Waiting For You

100 words –

Just so you know, that I know, there’s no place to go.

I wait like a jealous lover as the years go by, always around the corner and nearby. My watchful eye waits for you to die.

Time is my accomplice and no deal you strike will grant immortality to thwart me. With every breath you draw you’re one step closer to my dark gaping maw.

I am inevitable like the currents in the blue sea. There’s no way of avoiding me. I am all man’s destiny.

Don’t wait with baited breath, I’ll come, as sure as I am death.

Last Words

100 words –

I’ve heard last words that sear my soul. Cries from dying comrades calling for their mother, as their lifeblood soaked a jungle floor in a meaningless war.

In the movies the hero always says something brave and fine with their last words before closing their eyes and meeting eternity and inspiring the viewer in spite of their grief, that their death wasn’t in vain.

Such noble sentiment seldom occurs in the real world where last words are more likely to be “No!” or, “Too soon!” But to be fair, there is a fair share that say, “I love you too.

Flights of Fantasy

1-passengers-boarding-early-morning-dehaviland-twin-otter-light-aircraft-flight-to-grand-canyon-at-bou-joe-fox

“The next flight will be in one hour,” a man’s voice blared from the speakers in the small airport’s lounge.

“How did you find out about these special flights” a young woman asked the elderly man sitting next to her. He straightened up in his seat, and said someone – a stranger – gave him a free ticket when he was wandering around the streets looking for eats.

“I’m a traveling man,” he said, as he ran his thin fingers through the silver wisp on the top of his head. “Been there, and done that,” the old man claimed with pride in his voice.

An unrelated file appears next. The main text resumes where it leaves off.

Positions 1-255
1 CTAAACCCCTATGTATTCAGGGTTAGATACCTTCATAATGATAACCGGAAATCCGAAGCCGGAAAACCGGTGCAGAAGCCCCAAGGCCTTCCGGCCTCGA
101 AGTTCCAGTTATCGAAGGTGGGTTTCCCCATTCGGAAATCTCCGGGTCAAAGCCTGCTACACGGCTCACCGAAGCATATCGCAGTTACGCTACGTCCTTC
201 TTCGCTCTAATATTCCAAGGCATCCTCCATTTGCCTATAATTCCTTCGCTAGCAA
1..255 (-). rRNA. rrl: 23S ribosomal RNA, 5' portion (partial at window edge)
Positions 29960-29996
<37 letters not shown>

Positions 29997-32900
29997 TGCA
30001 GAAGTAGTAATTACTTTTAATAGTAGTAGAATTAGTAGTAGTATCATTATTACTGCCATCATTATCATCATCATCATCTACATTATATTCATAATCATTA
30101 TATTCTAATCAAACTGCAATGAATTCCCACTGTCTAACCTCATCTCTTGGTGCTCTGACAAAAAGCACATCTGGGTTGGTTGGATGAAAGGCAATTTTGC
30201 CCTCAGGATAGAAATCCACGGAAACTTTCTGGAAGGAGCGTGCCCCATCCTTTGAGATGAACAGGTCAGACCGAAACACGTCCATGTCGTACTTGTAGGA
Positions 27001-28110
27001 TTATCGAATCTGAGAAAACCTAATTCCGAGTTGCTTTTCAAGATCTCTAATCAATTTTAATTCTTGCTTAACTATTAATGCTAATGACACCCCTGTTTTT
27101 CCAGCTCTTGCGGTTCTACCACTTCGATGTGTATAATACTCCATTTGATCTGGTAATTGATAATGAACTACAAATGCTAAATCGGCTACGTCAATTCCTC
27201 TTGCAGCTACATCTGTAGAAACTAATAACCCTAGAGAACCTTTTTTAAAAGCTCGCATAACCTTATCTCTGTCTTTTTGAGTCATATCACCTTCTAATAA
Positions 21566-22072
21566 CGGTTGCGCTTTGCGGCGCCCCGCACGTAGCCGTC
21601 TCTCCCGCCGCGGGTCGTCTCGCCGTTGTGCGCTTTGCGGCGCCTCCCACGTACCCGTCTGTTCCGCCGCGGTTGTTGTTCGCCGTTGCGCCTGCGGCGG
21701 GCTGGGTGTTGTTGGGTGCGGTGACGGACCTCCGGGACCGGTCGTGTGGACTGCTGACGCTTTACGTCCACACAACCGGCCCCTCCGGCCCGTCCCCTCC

“That’s funny,” the young woman said. “A stranger gave me a free ticket too.”

After that they sat in silence as more passengers slowly arrived. The plane only held twelve passengers at a time. They were all there when a green light above the outside door – leading to the tiny runway that led to the waiting plane – blinked on and off.

An airline employee opened the door and gestured for the group to come over and hand her their tickets. This was done quickly and efficiently. Fog was settling in as the group followed a waiting guide with a flashlight towards the plane. They could hear it’s props whirring in the growing dusk.

The passengers approached the temporary stairs leading up into the plane. Two workers stood on either side with flashlights, waiting to roll them away after the last passenger boarded.

One-by-one they walked up the steps and disappeared inside. There were no stewardess, or stewards. The pilot’s voice came over the inner com and asked everyone to buckle up their seatbelts. A moment later he appeared from the front cabin, closing and locking the passenger door.

“Seems odd that we’d take off this late and in the fog,” the young woman said out loud.

Someone in another seat said, “Don’t worry about it! It’s better than the alternative. Am I right?” he asked the passenger next to him, a frail man with nervous eyes.

“Yes…I suppose so,” the thin man meekly agreed.

“Doesn’t anyone wonder how we ended up here?” the young woman asked the old man next to her.

“Most know,” he replied. “Some are slower to accept what happened, however.”

“What happened?” the young woman demanded.

“That chap that gave you this plane ticket was death granting you a final fantasy before taking you forever into his gloomy realms.”Β 

“I still don’t get it. What’s my fantasy then?” she asked.

“The same as all of ours. To escape death even though we know we’re going to die someday. These flights of fantasy help keep us grounded up here,” the old man said, while pointing at his nearly bald head.

As It Stands, I think we all secretly harbor the fantasy we won’t die.